- VPN Enterprises and small businesses can use a well-configured VPN to encrypt some or all traffic flowing between devices and enterprise services, as described in the NCSC End User Devices guidance.
2. Apply security patches
If you are already automatically and aggressively applying security updates to all your devices, you will be protected as soon as the vendor releases an update (many vendors have already released patches for end user devices and wireless networking equipment as described in the CERT advisory). Otherwise you should urgently apply patches.
- Prioritise deploying patches on the devices that use wireless networks, such as laptops, smartphones and Internet-connected 'smart devices' (often described as IoT). Applying patches will protect a device and the data it sends and receives over Wi-Fi, even if it connects to a wireless network that is still vulnerable to Krack. WPA2 Enterprise networks configured to use fast roaming networks are an exception to this. The NCSC recommends that security updates are applied regularly and automatically to devices.
- Deploy patches on your wireless network infrastructure such as wireless routers and wireless access points, as this will protect traffic from all devices while they are connected to that network. Wireless routers issued by major ISPs may automatically update once a patch becomes available. However, many Wi-Fi network devices (including some of those used by enterprises and small business) will require a manual update.
The Wi-Fi Alliance (a group of companies responsible for maintaining the Wi-Fi specification and ecosystem) has stated that it is working with its members to integrate and test security patches that will fix the underlying vulnerability, and is likely to be updating the Wi-Fi standard that new devices will follow.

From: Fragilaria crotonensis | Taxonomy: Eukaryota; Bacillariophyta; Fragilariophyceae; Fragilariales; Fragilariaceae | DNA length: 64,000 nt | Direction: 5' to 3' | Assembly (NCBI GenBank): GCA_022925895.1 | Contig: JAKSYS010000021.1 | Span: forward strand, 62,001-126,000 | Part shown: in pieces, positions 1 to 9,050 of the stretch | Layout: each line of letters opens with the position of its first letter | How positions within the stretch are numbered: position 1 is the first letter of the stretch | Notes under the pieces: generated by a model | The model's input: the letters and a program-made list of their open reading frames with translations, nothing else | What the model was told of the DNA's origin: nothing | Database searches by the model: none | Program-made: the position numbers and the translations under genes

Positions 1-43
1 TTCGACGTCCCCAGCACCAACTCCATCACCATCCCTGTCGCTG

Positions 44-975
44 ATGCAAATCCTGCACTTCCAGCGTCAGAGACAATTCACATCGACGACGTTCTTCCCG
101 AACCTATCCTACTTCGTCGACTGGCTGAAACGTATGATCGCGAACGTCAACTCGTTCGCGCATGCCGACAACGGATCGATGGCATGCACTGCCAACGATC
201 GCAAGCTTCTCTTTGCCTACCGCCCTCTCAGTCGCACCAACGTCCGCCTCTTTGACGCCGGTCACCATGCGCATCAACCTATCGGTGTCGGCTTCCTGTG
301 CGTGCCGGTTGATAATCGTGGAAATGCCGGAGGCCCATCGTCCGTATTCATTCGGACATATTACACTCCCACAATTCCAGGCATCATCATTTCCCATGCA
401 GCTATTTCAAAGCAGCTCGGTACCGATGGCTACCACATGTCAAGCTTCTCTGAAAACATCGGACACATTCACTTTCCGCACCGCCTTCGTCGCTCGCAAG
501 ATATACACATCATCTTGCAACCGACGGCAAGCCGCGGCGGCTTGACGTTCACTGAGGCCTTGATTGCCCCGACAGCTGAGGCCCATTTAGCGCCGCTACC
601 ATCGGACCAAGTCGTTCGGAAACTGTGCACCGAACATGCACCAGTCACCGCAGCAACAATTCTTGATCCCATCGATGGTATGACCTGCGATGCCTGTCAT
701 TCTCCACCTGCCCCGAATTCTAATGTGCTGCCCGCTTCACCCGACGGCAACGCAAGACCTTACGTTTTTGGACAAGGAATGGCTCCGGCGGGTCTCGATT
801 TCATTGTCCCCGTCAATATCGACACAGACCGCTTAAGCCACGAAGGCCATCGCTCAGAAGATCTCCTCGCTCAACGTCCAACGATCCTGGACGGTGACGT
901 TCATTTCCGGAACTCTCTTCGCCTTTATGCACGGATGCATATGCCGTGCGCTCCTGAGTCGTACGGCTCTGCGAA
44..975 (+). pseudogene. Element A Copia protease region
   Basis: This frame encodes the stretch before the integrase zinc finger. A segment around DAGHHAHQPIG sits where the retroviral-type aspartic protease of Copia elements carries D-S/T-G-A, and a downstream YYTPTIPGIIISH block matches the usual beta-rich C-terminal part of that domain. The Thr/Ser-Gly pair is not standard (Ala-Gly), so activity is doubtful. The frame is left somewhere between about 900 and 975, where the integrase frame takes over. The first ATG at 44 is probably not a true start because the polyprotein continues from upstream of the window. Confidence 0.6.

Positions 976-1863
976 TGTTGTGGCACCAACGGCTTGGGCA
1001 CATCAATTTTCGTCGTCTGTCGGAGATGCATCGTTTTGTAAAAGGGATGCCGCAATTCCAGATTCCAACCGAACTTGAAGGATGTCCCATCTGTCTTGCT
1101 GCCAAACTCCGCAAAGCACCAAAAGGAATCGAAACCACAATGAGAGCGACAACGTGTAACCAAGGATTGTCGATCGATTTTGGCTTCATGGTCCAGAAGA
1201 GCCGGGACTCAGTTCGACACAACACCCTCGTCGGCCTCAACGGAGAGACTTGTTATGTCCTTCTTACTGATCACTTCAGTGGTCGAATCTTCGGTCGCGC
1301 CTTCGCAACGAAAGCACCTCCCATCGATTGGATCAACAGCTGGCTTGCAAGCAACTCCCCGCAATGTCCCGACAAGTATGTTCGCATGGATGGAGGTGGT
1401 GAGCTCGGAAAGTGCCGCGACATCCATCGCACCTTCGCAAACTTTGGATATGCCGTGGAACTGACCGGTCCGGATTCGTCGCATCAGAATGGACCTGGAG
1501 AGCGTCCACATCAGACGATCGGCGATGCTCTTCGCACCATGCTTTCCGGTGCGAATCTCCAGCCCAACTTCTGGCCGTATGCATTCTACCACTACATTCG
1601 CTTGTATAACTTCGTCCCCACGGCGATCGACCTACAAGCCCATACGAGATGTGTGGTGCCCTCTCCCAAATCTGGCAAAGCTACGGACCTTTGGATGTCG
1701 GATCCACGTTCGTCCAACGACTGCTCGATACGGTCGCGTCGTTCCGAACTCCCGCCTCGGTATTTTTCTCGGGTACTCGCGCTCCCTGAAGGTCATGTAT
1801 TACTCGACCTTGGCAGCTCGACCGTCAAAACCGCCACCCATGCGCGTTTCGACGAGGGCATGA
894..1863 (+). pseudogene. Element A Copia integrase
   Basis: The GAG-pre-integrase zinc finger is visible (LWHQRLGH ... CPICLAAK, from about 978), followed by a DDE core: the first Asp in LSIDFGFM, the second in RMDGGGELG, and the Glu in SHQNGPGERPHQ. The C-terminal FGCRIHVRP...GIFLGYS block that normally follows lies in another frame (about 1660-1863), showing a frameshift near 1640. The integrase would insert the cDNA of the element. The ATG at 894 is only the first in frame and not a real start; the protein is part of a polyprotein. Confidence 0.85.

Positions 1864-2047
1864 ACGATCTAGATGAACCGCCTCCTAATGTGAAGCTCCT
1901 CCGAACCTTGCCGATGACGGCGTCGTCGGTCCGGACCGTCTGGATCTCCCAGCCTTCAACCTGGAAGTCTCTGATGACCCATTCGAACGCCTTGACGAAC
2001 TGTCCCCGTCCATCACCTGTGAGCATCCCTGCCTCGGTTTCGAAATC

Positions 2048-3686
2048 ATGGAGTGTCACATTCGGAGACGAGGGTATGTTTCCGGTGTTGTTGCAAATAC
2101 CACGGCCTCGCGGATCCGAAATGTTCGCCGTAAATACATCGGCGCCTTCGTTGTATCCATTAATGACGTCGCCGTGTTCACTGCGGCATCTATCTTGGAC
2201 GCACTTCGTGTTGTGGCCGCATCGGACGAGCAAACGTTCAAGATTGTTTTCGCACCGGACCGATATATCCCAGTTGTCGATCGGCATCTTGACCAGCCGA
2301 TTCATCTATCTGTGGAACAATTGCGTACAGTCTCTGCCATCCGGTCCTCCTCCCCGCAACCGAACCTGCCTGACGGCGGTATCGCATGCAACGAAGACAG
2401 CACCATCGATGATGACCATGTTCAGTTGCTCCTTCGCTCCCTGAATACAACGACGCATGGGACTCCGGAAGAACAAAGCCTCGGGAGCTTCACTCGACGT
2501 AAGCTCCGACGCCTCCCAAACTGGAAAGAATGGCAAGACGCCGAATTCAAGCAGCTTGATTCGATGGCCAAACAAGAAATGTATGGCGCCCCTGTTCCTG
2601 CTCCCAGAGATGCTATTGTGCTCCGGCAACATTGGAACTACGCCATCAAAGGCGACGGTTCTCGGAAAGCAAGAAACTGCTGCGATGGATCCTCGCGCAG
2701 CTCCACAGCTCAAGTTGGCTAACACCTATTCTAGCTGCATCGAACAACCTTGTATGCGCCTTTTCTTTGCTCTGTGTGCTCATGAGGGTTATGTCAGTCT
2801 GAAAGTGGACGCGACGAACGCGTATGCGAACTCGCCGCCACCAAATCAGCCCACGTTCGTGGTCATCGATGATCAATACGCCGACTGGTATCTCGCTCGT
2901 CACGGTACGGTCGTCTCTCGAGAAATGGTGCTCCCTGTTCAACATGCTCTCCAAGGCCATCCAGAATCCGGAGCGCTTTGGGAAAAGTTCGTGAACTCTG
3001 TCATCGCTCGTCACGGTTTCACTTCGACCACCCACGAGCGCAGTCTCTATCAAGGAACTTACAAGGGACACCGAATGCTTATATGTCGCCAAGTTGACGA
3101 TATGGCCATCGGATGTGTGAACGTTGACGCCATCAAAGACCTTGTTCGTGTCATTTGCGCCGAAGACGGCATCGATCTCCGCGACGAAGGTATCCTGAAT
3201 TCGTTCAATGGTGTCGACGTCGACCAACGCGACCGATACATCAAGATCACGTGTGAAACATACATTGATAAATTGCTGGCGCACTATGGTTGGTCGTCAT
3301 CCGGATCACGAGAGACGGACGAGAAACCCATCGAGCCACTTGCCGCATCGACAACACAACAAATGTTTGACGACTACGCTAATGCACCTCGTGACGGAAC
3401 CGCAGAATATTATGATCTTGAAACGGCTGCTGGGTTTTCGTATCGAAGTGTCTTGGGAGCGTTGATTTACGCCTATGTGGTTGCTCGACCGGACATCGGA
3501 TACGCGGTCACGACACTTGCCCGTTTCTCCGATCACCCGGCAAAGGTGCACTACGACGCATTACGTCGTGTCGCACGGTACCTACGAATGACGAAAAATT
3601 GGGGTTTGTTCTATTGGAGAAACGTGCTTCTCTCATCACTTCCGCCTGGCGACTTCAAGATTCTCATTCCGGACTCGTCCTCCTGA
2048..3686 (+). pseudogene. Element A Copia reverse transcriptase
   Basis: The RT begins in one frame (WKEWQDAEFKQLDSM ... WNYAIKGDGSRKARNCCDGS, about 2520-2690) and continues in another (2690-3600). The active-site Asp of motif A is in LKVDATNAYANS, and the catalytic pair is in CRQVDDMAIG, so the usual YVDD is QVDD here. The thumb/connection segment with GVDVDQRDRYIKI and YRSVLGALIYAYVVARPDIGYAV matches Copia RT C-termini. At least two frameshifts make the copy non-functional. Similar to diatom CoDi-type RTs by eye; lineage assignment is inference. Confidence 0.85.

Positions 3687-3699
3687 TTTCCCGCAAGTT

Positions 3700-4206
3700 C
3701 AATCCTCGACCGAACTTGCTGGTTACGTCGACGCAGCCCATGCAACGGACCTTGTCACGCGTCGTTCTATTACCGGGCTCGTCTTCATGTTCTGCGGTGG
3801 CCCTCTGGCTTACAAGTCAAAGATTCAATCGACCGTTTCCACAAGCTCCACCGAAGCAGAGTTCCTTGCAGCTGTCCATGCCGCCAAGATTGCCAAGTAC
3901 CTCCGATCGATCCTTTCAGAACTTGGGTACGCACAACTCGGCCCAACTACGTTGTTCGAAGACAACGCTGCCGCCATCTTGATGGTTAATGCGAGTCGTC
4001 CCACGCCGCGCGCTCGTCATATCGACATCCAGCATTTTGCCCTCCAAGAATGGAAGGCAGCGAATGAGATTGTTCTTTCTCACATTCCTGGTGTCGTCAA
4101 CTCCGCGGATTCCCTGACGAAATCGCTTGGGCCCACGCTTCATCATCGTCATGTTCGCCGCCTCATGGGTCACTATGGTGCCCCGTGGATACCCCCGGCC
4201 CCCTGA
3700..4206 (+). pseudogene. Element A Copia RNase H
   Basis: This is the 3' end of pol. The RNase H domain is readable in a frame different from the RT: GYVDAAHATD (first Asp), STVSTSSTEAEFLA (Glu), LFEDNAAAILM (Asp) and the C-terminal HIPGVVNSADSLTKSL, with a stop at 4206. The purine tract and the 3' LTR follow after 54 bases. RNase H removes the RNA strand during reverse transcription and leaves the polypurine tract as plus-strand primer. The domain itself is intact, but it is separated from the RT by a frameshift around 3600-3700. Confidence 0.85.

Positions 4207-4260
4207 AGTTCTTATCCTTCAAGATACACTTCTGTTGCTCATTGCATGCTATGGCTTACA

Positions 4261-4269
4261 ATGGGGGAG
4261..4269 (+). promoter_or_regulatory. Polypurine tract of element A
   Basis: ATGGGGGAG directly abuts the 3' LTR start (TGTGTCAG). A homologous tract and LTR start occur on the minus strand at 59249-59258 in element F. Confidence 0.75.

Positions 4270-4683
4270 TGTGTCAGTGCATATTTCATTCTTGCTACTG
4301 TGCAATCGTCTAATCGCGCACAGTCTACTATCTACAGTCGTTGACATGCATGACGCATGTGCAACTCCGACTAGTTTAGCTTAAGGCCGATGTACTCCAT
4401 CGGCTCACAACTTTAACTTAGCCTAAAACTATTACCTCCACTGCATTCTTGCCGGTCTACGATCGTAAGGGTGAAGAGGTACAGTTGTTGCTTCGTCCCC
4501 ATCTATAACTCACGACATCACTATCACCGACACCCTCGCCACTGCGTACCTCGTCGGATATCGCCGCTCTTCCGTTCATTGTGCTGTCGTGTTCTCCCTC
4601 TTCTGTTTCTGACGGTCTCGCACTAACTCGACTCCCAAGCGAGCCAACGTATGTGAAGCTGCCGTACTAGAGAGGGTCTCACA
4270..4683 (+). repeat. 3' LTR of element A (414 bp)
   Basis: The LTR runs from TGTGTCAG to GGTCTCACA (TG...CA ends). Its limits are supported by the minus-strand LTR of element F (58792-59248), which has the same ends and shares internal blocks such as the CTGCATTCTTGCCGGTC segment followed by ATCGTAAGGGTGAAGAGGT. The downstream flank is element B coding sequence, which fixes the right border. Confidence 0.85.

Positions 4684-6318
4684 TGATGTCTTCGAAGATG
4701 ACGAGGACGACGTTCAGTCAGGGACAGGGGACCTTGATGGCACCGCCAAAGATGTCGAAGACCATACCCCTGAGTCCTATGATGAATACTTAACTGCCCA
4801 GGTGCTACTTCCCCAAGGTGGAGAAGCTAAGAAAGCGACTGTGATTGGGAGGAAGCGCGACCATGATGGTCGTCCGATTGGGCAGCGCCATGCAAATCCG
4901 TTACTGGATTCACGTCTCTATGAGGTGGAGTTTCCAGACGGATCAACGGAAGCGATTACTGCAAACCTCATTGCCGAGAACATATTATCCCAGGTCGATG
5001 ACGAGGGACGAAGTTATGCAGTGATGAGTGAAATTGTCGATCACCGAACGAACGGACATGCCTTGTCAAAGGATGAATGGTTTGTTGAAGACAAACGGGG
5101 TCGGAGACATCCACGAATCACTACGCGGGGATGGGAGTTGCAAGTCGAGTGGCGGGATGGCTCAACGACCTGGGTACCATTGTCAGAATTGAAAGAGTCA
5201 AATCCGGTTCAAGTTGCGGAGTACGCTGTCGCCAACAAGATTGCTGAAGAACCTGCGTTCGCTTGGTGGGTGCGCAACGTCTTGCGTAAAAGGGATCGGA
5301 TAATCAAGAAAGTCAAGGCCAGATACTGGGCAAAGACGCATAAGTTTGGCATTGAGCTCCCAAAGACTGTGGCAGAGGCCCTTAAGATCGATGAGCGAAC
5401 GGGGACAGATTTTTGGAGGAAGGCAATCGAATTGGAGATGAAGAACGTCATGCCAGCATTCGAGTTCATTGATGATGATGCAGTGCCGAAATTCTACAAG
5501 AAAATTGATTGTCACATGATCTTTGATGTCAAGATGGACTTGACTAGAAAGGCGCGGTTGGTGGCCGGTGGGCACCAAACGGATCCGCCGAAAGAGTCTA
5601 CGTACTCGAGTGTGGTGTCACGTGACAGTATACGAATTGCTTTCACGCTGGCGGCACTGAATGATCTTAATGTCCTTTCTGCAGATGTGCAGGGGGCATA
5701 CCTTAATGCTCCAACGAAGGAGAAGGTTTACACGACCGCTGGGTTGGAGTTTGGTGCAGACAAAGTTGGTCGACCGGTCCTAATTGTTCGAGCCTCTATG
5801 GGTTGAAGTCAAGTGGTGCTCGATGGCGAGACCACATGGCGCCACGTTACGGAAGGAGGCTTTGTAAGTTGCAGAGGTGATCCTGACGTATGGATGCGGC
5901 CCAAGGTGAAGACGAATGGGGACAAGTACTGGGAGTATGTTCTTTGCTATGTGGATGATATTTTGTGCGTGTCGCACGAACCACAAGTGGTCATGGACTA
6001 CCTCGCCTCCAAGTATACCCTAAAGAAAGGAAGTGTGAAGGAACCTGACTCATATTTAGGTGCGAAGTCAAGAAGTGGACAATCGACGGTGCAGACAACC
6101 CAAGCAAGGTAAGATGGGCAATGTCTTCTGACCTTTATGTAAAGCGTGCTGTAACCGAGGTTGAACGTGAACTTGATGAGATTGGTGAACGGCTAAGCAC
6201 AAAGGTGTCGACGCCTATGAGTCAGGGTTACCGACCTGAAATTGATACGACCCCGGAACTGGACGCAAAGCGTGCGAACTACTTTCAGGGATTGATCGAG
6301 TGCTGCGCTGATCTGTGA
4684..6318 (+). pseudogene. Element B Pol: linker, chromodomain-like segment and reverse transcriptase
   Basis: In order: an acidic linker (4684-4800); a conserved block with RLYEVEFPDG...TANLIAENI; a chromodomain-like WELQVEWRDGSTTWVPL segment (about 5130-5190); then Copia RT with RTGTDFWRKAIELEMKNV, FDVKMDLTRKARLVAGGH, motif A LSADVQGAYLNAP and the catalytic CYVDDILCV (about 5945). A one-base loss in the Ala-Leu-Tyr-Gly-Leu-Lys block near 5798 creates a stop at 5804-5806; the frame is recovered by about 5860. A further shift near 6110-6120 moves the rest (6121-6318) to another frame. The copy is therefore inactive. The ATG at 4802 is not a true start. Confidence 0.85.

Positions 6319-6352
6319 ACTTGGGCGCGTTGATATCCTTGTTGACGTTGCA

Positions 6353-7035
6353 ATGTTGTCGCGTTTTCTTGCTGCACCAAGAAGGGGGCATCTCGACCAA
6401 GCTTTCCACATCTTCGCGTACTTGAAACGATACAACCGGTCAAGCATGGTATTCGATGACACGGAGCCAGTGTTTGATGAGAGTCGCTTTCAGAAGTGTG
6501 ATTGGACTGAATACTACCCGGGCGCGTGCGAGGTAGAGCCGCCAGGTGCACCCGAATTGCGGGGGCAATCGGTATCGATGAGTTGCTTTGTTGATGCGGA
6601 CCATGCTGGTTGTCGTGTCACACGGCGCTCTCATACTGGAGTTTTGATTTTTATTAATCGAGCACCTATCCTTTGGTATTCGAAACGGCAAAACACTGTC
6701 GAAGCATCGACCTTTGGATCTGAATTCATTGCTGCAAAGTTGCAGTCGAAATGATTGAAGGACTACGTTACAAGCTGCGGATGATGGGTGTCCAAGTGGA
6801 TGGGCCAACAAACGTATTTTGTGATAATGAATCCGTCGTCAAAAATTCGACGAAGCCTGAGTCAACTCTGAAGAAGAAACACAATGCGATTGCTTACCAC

3. Monitor enterprise wireless networks
Organisations that already have a wireless intrusion detection system (WIDS) may be able to signature an attacker attempting to use the Krack vulnerability. You should refer to your vendor to determine whether you are able to deploy features or signatures that help detect these attacks.
4. Check the configuration of enterprise wireless access points
Enterprise wireless access points and Wi-Fi routers may be configured to use the older TKIP standard. As well as being a deprecated standard, it makes it easier for an attacker using Krack to inject rogue or malicious packets into the wireless network. If your wireless infrastructure supports it, you should update its configuration to use AES-CCMP instead.
Wireless devices configured to use WPA2 Enterprise mode may be susceptible to attack even after clients have been patched if they have certain features enabled. You should temporarily disable client functionality on devices that act as Wi-Fi repeaters and disable 802.11r (fast roaming). Once the wireless access points have been patched, these features are safe to turn on again.
Wireless devices configured to use AES-GCMP may be susceptible to an attacker injecting rogue or malicious packets into the wireless network. You should temporarily disable GCMP mode on your Wi-Fi access point or router, configuring it instead to CCMP mode. Once these devices have been patched, AES-GCMP is safe to turn on again.
Where can I find more information?